Windsor

'Irresponsible behaviour' by Windsor police leads to eviction of CBD Emporium

The owner of CBD Emporium in downtown Windsor claims he was evicted because Windsor police passed along "untrue" statements to his landlord, and acted in a "cavalier" manner.

George Metropoulos said he was selling CBD products with no THC

George Metropoulos said he was evicted May 8 after Windsor police sent a letter to his landlord. (Jason Viau/CBC)

The owner of CBD Emporium in downtown Windsor claims he was evicted because Windsor police passed along "untrue" statements to his landlord, and acted in a "cavalier" manner.

George Metropoulos has been operating on Pelissier Street for nearly a year, selling Cannabidiol (CBD) products. That's until May 8, when he was evicted.

"It makes me very sad, to be honest with you," said Metropoulos. "I put my heart and soul into this place, all the money I had. To get it taken away, it kills you."

Metropoulos said he was selling CBD products derived from bare mature stalks. And according to Health Canada, that is one of the only cannabis or hemp derived products permitted to be included in a non-cannabis product. Those sources, including hemp hearts or hemp seed oil, contain very little THC and "negligible amounts of CBD."

"Private companies do not require an authorization to sell products with these ingredients," Health Canada said in an email.

However, Windsor police wasn't under the same impression.

If I'm illegally doing something, you charge me with it, you confiscate my products ...- George Metropoulos, owned CBD Emporium

In a letter obtained by CBC News from the Windsor Police Service to Metropoulos' landlord dated April 24, it says "CBD Emporium is currently selling cannabis related products."

However, Metropoulos said he never received any warnings, fines or charges after police searched his business, and left.

The owner of the CBD Emporium said everything he was selling was legal under provincial and federal law. (George Metropoulos)

"Don't just make accusations and don't charge me. There's due process in Canada," said Metropoulos. "If I'm illegally doing something, you charge me with it, you confiscate my products, you put me through the court system. You don't go behind my back to a landlord with false accusations."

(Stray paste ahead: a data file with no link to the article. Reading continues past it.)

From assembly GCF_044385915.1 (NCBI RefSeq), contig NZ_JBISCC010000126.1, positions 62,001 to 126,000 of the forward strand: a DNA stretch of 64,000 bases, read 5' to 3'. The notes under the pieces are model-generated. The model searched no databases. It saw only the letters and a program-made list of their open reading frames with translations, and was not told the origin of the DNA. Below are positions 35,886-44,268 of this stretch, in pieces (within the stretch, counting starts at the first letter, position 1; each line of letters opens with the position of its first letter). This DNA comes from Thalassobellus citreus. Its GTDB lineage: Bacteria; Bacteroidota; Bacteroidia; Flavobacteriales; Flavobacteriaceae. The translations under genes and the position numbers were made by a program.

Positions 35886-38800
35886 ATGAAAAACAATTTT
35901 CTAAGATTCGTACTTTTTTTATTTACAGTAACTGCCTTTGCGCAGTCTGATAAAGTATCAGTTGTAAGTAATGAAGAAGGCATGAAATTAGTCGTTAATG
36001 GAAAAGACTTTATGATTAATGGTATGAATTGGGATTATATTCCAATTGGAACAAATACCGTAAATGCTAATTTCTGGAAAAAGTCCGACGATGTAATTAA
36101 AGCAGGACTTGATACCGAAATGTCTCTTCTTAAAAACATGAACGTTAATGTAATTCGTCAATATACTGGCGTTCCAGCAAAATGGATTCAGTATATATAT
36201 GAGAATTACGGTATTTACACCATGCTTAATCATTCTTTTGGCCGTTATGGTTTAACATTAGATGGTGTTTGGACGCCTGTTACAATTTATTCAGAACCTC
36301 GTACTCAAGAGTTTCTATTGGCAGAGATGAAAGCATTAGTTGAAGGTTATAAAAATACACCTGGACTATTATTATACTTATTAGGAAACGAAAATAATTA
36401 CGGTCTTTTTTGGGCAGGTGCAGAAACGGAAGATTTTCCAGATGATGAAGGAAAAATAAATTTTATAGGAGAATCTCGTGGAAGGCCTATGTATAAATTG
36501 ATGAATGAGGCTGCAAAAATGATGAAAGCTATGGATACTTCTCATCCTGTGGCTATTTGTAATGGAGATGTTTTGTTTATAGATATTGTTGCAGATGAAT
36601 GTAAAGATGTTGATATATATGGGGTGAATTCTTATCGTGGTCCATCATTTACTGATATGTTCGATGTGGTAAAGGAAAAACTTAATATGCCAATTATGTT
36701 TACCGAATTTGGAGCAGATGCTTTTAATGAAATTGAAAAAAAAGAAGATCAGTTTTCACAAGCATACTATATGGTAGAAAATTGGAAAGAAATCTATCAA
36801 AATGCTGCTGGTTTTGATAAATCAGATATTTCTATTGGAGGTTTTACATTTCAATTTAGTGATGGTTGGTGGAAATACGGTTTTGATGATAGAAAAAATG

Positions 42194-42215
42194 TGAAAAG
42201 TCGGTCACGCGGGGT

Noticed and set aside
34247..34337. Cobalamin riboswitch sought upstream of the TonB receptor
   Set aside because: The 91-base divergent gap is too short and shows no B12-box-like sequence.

Police unwilling to speak about investigation

The Windsor Police Service isn't able "to speak to any specific investigation" and couldn't explain why Metropoulos wasn't charged, despite a letter sent to his landlord saying he was selling cannabis products.

"I think it's controversial as hell, I mean you're getting me to do their dirty work."​​- Rhys Trenhaile, landlord

Sgt. Steve Betteridge, public information officer, said charges are not always laid and there's some legislation that gives police the option to lay charges.

"Our officers utilize discretion and good judgment to best serve our community," said Betteridge. "The involved landlord may also be advised of the current laws. In such cases, the goal again is education, and the stopping of the continuation of the offence."

Lawyer asking police to withdraw letter

In a letter sent to Windsor police chief Al Frederick, Metropoulos' lawyer is demanding the letter that was sent to his landlord be withdrawn.

An officer "delivered a letter the owner of the property containing a number of untrue statements about the business and threatening serious fines," said lawyer Daniel Kayfetz. "All inventory is in compliance with the laws of Canada."

Kayfetz described the behaviour of police in this case as "cavalier and irresponsible."

The owner of the CBD Emporium was evicted May 8, after being open for nearly one year. (Jason Viau/CBC)

Metropoulos' landlord Rhys Trenhaile said he looked at the law and consulted 'many' organizations before moving forward with the eviction. It was his understanding that police were trying to avoid charging him.

"I think it's controversial as hell, I mean you're getting me to do their dirty work," said Trenhaile. "The decision didn't come lightly but we felt that the law was pretty clear since the new laws came into effect in October."

Since Metropoulos believes he has done nothing wrong, he's considering suing the Windsor Police Service for how it handled the investigation.

Clarifications

  • A previous version of the story said Health Canada permits the sale of industrial hemp products without license or authorization. However, Health Canada has since clarified that CBD products are subject to the same rules as cannabis, and that people aren't allowed to sell hemp products with CBD even with an industrial hemp license. The story has been updated to reflect that change.
    May 23, 2019 7:16 PM ET
  • A previous version of the story said Health Canada said CBD products are subject to the same rules that apply to cannabis. However, in a subsequent email Health Canada outlined there are a few cannabis or hemp-derived ingredients that can be used in non-cannabis products, such as creams and food products, that don't require authorization to sell.
    May 24, 2019 6:37 PM ET

About the Author

Jason Viau is a video journalist, TV host and radio newsreader at CBC Windsor. He was born in North Bay, but has lived in Windsor for most of his life. Since graduating from St. Clair College, he's worked in print, TV and radio. Email him at jason.viau@cbc.ca